Put down your smart phone. The next big thing in computer science is analog computing.
If you are wondering why anyone would want to resurrect a computing system synonymous with dinosaurs in the age of widespread digital technology, you are not alone.
However, electrical and systems engineering professor Nader Engheta and his team of researchers believe that analog computers, when coupled with metamaterials, which can bend light around materials, have a place in the digital world.
While analog computers are unlikely to replace your Macbook Pro, they may improve your camera. Digital computing thrives because of its highly programmable and multipurpose nature. Analog computing can be used to perform specific operations, such as pattern recognition and image processing, like in cameras.
“Analog computing has its own niche,” Engheta said.
Furthermore, metamaterials have the potential to make bulky analog machines much more compact, efficient and workable. Analog and digital computers’ electricity currently operates on a microwave radio frequency. With the implementation of metamaterials, they can run on a faster, more energy-efficient optical frequency.
This concept, known as metatronics, essentially mimics the way that electricity operates, but on a higher (and therefore faster) frequency such as optical frequencies.
“This research can lead to new devices and applications that were unthinkable a couple of years before,” Alexandre Alves da Silva, a researcher in Engheta’s group, said in an email.
Since metamaterials are manmade, they “give us responses and behaviors that we cannot find in nature,” third-year doctoral student Ahmed Mahmoud said.
The basic structure of these materials involves a collection of smaller objects embedded into a larger host material. Researchers are able to manipulate the composition of both of these components, as well as their density, arrangement and overall shape of the structure. The flexibility of these various components allows for the wide range of applications of this technology.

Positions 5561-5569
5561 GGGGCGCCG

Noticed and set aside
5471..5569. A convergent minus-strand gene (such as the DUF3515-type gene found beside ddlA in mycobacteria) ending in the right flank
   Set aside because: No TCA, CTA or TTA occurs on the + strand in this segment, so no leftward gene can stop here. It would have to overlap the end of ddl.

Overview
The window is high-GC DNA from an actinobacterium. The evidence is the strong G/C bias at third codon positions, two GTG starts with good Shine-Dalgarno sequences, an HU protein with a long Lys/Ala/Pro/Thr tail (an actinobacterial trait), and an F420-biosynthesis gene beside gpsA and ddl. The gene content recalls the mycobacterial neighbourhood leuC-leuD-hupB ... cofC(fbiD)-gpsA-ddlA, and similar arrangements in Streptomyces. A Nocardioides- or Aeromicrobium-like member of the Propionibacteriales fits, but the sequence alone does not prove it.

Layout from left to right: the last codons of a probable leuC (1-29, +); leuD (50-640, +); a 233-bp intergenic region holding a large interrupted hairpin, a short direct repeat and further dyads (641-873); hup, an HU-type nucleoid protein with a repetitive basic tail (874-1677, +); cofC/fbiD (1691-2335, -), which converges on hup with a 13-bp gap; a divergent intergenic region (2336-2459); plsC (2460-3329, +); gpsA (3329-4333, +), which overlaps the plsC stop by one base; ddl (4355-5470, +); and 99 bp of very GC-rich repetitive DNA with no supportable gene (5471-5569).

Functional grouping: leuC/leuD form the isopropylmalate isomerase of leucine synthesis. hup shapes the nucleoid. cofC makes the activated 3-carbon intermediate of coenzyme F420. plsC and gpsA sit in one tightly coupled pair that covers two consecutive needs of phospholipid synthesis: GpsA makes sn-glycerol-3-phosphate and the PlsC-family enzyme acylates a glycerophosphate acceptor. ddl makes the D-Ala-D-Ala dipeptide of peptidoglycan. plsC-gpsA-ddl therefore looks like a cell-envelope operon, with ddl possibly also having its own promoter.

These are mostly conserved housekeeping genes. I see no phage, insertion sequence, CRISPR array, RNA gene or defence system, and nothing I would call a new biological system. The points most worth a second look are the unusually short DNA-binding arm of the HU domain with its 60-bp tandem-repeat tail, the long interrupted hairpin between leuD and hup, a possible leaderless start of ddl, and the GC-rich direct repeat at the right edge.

Because they are specifically engineered for their particular applications, metamaterials can be designed for particular purposes and move computer engineering forward.
“Metamaterials is the field where you rethink the whole idea of all devices,” Mahmoud said. “People were always limited because they think we only have the materials in nature.”
“Meta, in Greek, means ‘beyond,’” Engheta added.
Metamaterials can also be used to make objects invisible.This involves the engineered material to cover the surface of another (small) material such that the wave will pass around the object without scattering, Engheta said.
“As engineers, we want to change things,” third-year doctoral student Fereshteh Abbasi, who also works in Engheta’s research group, said. “We cannot accept any limits. Metamaterials fight the limits of nature.”
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